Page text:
Analyzing Cut Mark Characteristics on Bone from Chopping/Hacking Tools

Main Article Content

Kelly C. McGehee
John J. Schultz
Sarah E. Freidline


Sharp force trauma (SFT) is a mechanism of traumatic injury in which a tool with a slanted edge impacts the skin and/or
bone, producing a cut mark. While experimental SFT research has been conducted utilizing smaller tools, minimal research focuses on damage inflicted by chopping/hacking tools. Thus, the purpose of this research was to experimentally evaluate and analyze macroscopic characteristics of chopping/hacking trauma inflicted on pig bones (Sus scrofa domesticus) to determine if differentiation of tool class type can be made. An additional goal of this study was to develop a standardized approach to chopping/hacking research to provide appropriate comparisons between the results of different macroscopic experimental studies. Trauma was inflicted to 20 partially fleshed pig limbs utilizing four chopping/hacking tools (axe, hatchet, machete, and cleaver) as well as a carving knife for comparison. Macroscopic evaluation of 16 cut mark characteristics commonly described in the forensic literature was conducted to assess statistical significance. Utilizing a chi-squared analysis, three of the 16 cut mark characteristics (wall regularity, kerf bisection, and edge chattering) demonstrated statistically significant differences in relation to the tool utilized, although Cramer’s V correlations indicated weak to moderate effect sizes. A Fleiss kappa analysis indicated substantial agreement during a test for interobserver error regarding characteristics for each tool type and characteristics regardless of tool type. Similar trends in wall regularity, kerf bisection, and edge chattering have been demonstrated in the current experimental literature. Overall, this study confirmed that the ability to differentiate chopping/hacking tools from macroscopic characteristics is challenging.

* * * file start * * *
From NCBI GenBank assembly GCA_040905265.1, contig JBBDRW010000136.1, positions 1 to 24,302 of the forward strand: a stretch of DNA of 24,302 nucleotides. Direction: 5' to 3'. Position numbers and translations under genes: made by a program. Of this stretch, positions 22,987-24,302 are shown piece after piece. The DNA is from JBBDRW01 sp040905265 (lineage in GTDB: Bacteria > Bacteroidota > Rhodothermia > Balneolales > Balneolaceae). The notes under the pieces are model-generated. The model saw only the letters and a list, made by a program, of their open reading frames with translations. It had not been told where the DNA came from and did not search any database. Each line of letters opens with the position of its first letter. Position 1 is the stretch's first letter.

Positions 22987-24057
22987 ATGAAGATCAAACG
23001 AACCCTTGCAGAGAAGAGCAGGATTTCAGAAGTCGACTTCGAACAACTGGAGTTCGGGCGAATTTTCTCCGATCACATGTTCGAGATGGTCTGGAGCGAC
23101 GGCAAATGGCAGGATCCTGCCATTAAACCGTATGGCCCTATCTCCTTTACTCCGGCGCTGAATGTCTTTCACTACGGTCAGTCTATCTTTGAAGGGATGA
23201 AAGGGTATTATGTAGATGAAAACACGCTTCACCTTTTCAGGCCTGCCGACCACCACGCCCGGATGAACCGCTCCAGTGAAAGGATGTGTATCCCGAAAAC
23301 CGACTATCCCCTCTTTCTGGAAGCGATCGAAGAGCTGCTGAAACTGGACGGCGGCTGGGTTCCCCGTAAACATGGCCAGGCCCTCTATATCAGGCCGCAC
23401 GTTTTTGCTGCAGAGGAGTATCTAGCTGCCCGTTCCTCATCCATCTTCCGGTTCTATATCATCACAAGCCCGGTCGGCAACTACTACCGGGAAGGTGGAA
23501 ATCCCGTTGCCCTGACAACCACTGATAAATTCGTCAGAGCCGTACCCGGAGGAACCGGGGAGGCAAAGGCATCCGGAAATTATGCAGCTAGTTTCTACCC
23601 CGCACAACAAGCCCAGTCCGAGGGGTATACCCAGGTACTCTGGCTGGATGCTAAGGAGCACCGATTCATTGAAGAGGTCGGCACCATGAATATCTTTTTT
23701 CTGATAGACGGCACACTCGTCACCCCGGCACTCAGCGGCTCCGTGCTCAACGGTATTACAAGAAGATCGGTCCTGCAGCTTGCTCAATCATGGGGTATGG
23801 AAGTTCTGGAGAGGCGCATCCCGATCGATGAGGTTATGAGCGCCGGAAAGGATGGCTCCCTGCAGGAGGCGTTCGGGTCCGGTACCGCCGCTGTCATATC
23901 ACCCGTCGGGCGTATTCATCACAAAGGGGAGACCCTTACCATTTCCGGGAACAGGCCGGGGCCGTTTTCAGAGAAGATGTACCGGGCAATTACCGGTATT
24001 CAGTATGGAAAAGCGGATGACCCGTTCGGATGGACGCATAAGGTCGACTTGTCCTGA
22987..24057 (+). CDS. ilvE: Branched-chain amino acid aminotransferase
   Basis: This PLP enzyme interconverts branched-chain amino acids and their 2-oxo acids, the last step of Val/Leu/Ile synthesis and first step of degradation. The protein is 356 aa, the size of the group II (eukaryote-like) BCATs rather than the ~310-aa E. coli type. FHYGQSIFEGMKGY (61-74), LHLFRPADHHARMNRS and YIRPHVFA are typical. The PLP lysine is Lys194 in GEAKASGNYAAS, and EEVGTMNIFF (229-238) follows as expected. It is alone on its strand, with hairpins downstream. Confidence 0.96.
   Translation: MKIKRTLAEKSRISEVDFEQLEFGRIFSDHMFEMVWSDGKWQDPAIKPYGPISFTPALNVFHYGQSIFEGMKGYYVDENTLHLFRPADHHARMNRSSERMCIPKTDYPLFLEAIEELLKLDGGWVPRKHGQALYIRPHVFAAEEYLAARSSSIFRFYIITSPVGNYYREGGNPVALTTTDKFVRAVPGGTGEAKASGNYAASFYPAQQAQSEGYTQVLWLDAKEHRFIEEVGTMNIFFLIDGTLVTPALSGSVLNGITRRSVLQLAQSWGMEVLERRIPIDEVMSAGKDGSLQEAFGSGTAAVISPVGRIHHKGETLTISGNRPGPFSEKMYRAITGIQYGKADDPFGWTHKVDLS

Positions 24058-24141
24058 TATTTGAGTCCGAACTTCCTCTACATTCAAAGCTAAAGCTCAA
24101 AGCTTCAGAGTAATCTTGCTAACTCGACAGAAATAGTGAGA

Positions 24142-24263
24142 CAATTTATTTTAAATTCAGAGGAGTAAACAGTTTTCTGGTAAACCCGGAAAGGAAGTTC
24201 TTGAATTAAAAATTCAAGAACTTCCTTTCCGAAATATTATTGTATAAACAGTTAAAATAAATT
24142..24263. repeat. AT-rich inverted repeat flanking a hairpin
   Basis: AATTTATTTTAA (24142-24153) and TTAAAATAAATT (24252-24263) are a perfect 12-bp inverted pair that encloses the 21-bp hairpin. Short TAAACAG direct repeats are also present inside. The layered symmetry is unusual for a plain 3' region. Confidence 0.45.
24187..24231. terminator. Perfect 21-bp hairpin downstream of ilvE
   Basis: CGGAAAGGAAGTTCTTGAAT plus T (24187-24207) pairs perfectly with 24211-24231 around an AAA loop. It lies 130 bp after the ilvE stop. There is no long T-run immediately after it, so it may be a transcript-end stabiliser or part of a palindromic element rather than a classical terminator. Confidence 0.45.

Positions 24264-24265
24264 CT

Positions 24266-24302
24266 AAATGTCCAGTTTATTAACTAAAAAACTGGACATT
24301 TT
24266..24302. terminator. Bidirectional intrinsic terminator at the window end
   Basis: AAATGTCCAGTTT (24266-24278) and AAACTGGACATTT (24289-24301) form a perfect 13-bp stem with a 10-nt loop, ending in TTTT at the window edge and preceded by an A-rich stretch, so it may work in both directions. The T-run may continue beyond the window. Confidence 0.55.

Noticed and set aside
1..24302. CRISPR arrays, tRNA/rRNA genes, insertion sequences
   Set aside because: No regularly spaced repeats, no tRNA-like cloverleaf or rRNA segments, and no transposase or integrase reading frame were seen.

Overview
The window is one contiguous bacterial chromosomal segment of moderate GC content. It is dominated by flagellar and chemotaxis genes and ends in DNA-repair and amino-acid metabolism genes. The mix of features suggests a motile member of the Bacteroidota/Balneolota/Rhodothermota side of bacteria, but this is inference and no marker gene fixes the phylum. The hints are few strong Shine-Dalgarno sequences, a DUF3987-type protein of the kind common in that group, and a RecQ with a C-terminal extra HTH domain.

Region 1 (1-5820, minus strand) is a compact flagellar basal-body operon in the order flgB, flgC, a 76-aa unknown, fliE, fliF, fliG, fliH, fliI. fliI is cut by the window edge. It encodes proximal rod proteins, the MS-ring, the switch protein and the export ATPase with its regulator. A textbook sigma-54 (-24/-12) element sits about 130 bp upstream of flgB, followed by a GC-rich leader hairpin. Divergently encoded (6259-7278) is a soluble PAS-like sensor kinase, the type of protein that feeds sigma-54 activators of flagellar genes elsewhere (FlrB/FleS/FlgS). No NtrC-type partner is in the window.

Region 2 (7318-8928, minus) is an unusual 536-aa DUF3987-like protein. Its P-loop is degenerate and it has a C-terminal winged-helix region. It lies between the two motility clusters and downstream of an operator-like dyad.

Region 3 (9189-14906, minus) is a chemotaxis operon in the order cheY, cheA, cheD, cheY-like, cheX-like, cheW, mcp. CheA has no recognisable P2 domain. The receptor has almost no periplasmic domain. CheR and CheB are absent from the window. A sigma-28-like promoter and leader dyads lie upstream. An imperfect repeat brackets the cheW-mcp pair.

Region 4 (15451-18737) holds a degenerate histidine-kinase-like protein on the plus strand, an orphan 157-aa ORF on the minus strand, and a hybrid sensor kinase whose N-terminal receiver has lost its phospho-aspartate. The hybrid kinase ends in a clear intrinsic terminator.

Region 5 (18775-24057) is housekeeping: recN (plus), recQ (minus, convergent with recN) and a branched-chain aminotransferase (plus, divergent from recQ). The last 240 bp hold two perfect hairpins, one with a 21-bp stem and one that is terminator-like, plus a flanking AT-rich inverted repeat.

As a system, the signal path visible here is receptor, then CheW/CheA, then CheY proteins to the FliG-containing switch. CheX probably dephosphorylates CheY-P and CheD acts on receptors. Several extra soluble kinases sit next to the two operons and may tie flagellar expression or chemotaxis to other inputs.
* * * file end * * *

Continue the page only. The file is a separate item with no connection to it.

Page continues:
Article Details

Research Articles